London as it looked before the Great Fire

By using Google Earth, we can since last year zoom into virtually any place in the world and even move around, rotate, and interact with 3D images of cities and buildings. By zooming in, buildings and terrain starts to appear in 3D. Once you can see the buildings, you can pan, zoom, tilt and rotate to explore the 3D environment. This is incredibly exciting and opens up for amazing possibilities for virtual tourists to learn about the world.

In England, the Yellow Pages are integrating 3D imaging in interactive maps with stunning realism by combining computer generated graphics with street level photos, as the example of London shows below.

Yell 3D maps


However this is our modern world. Would it not be interesting if we could explore historic places using similar interactive technology? Well, I think soon we can. This video below is a realistic fly-though of the Tudor era 17th century London‘s tightly packed streets.  It was produced by a team of six students from De Montfort University in Leicester and has been awarded the top prize in a competition run by the British Library.

London as it looked before the great fire


The London video shows the area around Pudding Lane before the Great Fire of 1666. Some of the buildings are hypothetical, but all streets are based on original maps of the area.

If you enjoy this, below is The golden age 3D experience, which is an introduction to Dutch cities during the golden age, a period in Dutch history, roughly spanning the 17th century, in which Dutch trade, science, military, and art were among the most acclaimed in the world.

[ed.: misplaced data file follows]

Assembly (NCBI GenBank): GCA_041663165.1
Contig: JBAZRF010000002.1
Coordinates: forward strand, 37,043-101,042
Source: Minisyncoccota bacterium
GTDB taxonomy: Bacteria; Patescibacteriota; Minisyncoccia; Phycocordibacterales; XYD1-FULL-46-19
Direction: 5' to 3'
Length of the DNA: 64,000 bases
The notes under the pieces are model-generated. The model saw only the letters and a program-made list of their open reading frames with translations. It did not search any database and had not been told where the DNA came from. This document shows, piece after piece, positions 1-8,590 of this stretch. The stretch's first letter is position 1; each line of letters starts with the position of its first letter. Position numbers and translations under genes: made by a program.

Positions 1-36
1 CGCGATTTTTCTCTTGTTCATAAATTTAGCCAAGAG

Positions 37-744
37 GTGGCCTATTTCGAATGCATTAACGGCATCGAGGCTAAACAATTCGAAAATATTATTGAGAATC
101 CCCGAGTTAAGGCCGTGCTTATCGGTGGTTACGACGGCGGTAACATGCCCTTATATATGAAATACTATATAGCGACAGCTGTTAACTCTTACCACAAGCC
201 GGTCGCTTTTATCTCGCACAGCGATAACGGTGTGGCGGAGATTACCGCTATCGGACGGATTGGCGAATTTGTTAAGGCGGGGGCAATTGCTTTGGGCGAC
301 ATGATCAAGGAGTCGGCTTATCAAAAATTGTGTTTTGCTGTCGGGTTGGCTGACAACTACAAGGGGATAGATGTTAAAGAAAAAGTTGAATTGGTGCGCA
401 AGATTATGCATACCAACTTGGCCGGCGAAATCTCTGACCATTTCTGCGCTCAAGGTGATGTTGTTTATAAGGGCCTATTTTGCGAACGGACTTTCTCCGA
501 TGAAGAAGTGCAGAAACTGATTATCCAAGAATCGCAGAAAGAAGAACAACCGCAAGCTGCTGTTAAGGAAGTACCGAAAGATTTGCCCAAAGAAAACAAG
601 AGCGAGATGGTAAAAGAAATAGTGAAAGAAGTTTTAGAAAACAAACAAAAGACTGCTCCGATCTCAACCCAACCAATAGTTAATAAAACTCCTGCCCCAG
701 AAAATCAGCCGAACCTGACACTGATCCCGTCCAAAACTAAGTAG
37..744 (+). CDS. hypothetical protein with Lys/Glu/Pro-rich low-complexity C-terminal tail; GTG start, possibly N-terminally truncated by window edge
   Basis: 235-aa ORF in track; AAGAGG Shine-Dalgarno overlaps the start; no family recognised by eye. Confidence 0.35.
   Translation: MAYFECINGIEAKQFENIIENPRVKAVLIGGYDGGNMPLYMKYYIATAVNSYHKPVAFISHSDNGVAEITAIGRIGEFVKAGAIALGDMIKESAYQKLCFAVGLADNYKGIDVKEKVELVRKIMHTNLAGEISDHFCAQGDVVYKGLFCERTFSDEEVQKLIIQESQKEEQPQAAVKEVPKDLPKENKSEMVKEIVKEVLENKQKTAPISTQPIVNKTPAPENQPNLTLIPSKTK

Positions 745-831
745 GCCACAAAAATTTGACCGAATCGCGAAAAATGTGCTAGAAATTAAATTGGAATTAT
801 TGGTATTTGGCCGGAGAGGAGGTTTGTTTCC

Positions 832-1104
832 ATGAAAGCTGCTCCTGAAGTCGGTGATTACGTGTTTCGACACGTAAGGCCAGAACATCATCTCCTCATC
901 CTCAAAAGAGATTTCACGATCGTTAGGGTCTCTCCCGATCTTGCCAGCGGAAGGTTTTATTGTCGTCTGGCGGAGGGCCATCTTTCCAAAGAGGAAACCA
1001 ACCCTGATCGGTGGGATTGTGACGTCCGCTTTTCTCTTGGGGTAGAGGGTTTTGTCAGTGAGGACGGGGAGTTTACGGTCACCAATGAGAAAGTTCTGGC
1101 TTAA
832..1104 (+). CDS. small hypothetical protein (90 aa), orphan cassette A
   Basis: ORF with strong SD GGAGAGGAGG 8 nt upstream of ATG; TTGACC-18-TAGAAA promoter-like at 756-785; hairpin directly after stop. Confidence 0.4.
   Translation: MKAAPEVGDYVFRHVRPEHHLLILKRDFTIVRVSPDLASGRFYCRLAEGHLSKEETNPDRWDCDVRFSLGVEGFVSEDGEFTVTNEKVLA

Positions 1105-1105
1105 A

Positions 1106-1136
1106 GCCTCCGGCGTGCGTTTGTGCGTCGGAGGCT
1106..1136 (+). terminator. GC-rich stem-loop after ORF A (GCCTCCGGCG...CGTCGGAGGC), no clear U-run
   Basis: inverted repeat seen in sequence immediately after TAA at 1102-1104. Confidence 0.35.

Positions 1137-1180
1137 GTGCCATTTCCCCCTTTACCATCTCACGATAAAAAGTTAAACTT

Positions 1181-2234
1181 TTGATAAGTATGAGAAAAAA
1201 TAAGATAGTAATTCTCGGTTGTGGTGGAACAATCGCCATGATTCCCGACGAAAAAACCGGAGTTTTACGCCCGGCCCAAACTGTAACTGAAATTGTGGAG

The golden age 3D experience


In Birmingham, the Museum and Art Gallery displays a model of medieval 14th century city.

Medieval Birmingham

Going back further in time, here is a video that reconstructs ancient Rome as scientists believe it was in 320 A.D.

Rome Reborn


In recent years, the ability to make interactive 3D models of the Earths surface has been greatly enhanced by graphics hardware development and by innovative new applications, like  CityGML. Apart from virtual tourism, the applications for such models are many, like urban planning, navigation systems and intelligent transportation systems.

1 comment

  1. Except the impact in model presentation that is suitable for usage in museums, urban planning, etc. as it was mentioned, this provokes again the question about possibility to change the tourist industry. Whether greater (meaning disruptive) change will happen depends on many variables. From my point of view the way to develop the technology in this direction is to aim for the emotional experience.

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